TCP/IP vs OSI model

TCP/IP being the first of the models, is the foundation model from which Internet is based on. Into days world it is extremely unlikely to find a network that is not running TCP/IP.

TCP/IP  consisting of the 4 layers, Network, Internet, Transport and Applications.

  •  Network interface (layer 1):  physical components of network connectivity between the network and the IP protocol.
  •  Internet (layer 2): Contains all functionality that manages the movement of data between two network devices over a routed network.
  •  Host-to-host (layer 3): Manages the flow of traffic between two hosts or devices, ensuring that data arrives at the application on the host for which it is targeted.
  •  Application (layer 4): Acts as final endpoints at either end of a communication session between two network host.

The OSI model was  developed some 10 years later to compete with the TCP/IP. OSI Networking model is still used todays as an excellent tool to describe and explain network communication.

The OSI model  is broken down into 7 layers that are used to describe a specific aspect of network communications.

  • Physical (layer 1): Provides access to the cable electrical signals ones and zeros.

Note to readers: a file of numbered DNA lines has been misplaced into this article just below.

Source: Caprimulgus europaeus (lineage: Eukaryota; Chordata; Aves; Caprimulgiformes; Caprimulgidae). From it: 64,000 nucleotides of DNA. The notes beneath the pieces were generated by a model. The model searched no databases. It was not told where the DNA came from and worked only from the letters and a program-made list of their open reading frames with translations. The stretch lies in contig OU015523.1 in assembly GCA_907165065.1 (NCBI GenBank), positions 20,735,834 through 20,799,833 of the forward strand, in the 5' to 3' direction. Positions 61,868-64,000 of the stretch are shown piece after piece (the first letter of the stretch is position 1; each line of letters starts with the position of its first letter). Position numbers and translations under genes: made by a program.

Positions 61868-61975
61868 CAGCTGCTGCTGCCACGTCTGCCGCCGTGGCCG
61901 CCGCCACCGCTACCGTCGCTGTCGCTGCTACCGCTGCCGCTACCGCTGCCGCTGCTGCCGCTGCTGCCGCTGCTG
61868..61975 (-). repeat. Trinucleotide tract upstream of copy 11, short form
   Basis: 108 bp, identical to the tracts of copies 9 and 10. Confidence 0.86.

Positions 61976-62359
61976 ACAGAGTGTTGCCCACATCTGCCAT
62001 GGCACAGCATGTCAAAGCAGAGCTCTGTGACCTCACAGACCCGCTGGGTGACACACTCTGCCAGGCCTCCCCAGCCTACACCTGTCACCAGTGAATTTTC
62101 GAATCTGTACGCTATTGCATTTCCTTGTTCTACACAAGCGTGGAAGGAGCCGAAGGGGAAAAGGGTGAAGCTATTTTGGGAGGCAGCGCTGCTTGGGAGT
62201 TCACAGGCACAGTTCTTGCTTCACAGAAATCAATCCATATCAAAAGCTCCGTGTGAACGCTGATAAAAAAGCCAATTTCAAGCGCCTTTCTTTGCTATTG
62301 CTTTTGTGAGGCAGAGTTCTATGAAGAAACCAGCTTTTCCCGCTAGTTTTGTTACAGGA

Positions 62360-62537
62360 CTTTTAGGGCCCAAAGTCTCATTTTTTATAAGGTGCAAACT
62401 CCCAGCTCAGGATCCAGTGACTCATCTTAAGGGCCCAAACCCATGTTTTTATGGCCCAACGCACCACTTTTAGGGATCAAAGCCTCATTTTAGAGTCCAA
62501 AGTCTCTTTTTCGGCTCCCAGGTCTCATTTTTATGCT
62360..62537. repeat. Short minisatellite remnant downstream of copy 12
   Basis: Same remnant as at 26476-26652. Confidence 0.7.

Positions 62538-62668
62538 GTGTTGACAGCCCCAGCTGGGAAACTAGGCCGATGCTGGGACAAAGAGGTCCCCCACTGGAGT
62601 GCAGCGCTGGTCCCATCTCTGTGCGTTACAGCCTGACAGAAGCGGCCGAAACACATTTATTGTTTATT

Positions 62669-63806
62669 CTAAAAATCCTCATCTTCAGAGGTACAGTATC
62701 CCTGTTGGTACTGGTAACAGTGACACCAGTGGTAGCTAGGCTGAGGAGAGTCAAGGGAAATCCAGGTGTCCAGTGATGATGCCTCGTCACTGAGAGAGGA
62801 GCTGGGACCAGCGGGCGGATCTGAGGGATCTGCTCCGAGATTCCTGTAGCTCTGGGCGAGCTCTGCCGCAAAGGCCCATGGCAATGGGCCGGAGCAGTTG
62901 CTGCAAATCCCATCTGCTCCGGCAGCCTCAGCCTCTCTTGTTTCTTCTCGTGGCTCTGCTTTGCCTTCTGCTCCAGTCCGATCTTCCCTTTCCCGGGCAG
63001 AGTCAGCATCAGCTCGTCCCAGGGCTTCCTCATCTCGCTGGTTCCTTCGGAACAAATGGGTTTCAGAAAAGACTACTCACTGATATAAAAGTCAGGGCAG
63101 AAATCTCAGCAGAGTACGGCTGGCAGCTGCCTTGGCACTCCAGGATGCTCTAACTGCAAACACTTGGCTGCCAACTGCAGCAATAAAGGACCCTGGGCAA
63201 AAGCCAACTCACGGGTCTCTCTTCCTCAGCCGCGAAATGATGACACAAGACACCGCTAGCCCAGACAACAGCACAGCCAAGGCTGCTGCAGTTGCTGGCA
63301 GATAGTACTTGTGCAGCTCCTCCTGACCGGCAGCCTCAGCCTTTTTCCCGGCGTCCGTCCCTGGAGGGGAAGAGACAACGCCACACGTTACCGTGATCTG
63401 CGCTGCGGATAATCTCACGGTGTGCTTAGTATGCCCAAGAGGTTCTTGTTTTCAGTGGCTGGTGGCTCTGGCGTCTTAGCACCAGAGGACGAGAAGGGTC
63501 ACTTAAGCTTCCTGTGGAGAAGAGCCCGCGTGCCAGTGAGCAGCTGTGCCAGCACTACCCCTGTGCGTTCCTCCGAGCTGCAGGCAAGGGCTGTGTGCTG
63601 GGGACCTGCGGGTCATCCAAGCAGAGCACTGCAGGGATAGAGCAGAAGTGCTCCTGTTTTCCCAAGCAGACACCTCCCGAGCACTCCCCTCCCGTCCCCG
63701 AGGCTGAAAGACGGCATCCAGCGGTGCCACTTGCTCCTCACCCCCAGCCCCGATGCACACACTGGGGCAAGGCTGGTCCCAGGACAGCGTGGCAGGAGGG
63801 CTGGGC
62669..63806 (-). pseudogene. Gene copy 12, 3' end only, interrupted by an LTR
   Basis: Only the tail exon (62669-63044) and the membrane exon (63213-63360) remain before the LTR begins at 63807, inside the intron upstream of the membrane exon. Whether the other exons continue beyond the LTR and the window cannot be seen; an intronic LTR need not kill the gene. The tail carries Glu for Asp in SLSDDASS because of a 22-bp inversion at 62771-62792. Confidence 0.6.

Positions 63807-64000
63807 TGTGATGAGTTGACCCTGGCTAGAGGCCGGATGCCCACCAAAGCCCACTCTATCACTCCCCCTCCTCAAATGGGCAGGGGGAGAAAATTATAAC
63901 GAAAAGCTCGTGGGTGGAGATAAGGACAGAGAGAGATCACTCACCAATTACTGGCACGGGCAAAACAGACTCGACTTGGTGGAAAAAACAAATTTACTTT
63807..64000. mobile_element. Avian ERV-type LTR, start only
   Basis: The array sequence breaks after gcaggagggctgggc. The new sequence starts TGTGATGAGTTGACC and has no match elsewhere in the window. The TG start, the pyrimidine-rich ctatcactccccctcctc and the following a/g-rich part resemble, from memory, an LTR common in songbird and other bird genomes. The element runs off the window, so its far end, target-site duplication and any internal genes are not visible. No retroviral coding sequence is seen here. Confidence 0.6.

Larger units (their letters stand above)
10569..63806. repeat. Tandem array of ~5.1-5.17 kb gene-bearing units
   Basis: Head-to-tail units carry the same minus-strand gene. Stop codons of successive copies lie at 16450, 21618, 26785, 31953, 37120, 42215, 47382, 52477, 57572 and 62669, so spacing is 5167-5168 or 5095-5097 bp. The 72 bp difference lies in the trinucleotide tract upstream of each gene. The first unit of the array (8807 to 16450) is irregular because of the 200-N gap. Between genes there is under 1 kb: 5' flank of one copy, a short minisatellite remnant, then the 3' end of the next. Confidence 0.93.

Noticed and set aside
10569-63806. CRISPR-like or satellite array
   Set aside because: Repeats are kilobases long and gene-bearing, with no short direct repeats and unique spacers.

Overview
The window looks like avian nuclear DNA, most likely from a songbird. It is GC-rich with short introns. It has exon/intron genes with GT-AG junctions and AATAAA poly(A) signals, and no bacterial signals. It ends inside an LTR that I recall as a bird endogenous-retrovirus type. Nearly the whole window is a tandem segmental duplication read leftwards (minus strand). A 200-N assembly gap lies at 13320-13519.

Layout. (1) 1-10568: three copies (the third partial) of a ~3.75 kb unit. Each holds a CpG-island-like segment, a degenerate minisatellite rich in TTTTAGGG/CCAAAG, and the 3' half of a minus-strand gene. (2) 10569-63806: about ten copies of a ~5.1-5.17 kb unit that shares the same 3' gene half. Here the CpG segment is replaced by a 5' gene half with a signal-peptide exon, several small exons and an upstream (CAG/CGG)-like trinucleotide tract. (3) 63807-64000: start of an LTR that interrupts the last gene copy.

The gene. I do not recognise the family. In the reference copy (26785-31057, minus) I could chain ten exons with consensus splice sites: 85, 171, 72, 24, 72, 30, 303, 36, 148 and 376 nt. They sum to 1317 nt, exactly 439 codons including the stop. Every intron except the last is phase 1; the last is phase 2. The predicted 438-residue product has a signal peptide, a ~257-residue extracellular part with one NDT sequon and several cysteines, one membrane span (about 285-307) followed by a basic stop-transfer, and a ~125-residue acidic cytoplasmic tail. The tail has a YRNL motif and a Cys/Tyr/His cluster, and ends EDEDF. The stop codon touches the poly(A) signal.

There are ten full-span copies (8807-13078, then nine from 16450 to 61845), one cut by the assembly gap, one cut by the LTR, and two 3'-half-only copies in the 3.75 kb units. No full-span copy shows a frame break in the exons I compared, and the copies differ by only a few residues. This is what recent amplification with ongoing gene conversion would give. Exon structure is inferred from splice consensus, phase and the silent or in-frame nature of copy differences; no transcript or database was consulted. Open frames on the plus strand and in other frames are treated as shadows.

• Data Link (layer 2): Provides Physical addressing, ensures data is error free.
  • Network (Layer 3): Provides “logical” addressing, finds best path a destination .
  • Transport (layer 4): determines “how” the data is sent, defines well-know services(ports).
  • Session (layer 5) : Starts and ends sessions, logically keeps sessions separate.
  • Presentation (layer 6): Takes data and formats into a generic language understandable by applications.
  • Application (layer 7): Interfaces with applications -provides access to Apps.


TCP/IP in my opinion is the most widely know out of the two Network models , but  when working with and describing networks, especially when relating to fault finding I always refer to the OSI network model, as I believe breaking  everything down into individual layers helps describe and isolate specific faults.


Pyles, J. Carrell, J.L. Tittel, E. (2013). Guide to TCP/IP: IPv6 and IPv4 (Fifth Edition). Boston:CENGAGE Learning

Cioara, J.(2008). CCNA Mega Guide: CCNA (640-802).

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